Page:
At the age of four, I moved with my family to an apartment building with an elevator that broke down periodically, trapping tenants for hours. I was afraid to ride that elevator by myself, so I’d dash up or down five flights of stairs to our apartment. Unfortunately, by the age of six, I’d learned about vampires, and they’d be right behind me in the dark stairwell, their cold breath chilling the back of my neck.
To my relief, we moved into a house when I was eight. Where the kid up the street had a gruesome collection of Tales from the Crypt comic books that gave me nightmares. Why didn’t I stop reading them? Probably only a psychoanalyst can give you the answer.
I graduated from comic books to scary novels and short stories. Dracula was my next vampire. I read Bram Stoker’s classic when I was 15, and the count scared me spitless. I was so traumatized that I couldn’t sleep in the same room with the book–or sleep with the lights off–for weeks.
But everything changed later that year. A friend gave me a copy of DARKER THAN YOU THINK, by Jack Williamson. It was about a guy named Will Barbee (of all things) being turned on to his werewolf heritage by a sexy woman. Williamson wrote it so well that he made me want to BE a werewolf.
Okay maybe these creatures of the night aren’t so bad. Especially when the writer makes them sympathetic. And you can identify with them.
My early reading was mostly fantasy and science fiction. I’d never read a romance until a friend asked me if I wanted to write one. When she brought over several bags of romance paperbacks, I loved them. And I realized I’d always looked for a romance subplot in the fiction I read. Like the relationship between Will and April in DARKER THAN YOU THINK.
I began adding paranormal elements to my romantic suspense novels almost as soon as I started writing them. My third Peregrine Connection book, IN SEARCH OF THE DOVE (1987), has a psychic heroine and a voodoo priestess bad girl. But I didn’t try to write about shape-shifters until early in the 2000’s.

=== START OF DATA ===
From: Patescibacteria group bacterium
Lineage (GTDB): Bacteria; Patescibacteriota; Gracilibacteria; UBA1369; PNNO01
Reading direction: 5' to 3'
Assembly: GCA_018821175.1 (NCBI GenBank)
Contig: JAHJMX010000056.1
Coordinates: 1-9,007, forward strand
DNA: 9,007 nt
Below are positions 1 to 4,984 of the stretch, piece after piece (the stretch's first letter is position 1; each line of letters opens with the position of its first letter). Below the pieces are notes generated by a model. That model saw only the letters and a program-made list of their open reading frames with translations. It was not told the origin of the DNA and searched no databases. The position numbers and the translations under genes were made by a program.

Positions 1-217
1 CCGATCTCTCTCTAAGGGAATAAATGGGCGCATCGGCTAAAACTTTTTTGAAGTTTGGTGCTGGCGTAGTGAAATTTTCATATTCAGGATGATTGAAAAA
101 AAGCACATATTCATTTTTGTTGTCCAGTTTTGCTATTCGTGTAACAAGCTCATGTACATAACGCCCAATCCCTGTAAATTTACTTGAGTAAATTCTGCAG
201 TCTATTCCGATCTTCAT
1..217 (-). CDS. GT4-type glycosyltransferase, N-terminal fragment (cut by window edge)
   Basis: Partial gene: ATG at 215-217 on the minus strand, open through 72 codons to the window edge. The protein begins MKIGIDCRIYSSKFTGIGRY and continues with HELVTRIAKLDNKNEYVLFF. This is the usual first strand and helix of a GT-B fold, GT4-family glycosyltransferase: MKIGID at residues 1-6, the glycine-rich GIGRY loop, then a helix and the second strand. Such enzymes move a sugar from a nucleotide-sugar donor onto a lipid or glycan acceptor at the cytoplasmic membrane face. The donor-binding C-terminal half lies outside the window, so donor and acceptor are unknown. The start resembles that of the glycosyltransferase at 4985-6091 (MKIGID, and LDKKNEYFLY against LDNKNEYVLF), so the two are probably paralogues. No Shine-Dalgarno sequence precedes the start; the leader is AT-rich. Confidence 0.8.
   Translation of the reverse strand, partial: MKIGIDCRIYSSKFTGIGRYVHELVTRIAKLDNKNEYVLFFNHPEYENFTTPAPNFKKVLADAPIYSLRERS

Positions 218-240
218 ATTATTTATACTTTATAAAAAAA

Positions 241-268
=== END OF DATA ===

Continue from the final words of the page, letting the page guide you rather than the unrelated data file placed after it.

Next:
I guess the pressure just built up until I had to see if I could create my very own werewolf. He’s Ross Marshall, the head of my Marshall werewolf pack, introduced in KILLING MOON. A private detective who uses his wolf senses to solve crimes, he’s brought the Marshalls into the 21st century.
As I was happily writing more books in my Moon series, Kate Duffy at Kensington asked me to write a vampire novella. I said sure, no problem. I knew about vampires, right? I’d read books by Bram Stoker, Chelsea Quinn Yarbro and Anne Rice. As it turns out, they kind of set me on the wrong course. Or non-course!
Which is why the hero of my story in IMMORTAL BAD BOYS (being reprinted in September by Kensington Brava) isn’t your typical vampire romance hero.
All I can say is, "I didn’t know the conventions." Stupid me. I thought vampires didn’t have enough blood volume to have sexual intercourse. So I wrote a modern vampire romance novella in which my hero, Jules DeMario, has erectile dysfunction. That’s the crux of his conflict in NIGHT ECSTASY.
His sexual gratification comes when he draws his partner’s blood. Which means that if he stays with one woman too long, he’s going to kill her.
When he falls in love with painter Taylor Lawson, he knows he’ll have to give her up and go back to his lonely life. Unless she’s bold enough to figure out a solution to their problem.
What makes an impotent vampire sexy? I made him hunky. Urbane. Witty. A man of the world. And a wonderful lover–very skilled in using his hands and mouth creatively.
But will readers do a double take when they find out his secret problem?
I guess the broader question is–how much can a writer deviate from genre conventions? Does the hero of a vampire romance have to function in bed like the all the other vamps out there? And can a guy be sexy even if he can’t have intercourse?
Let me know what you think.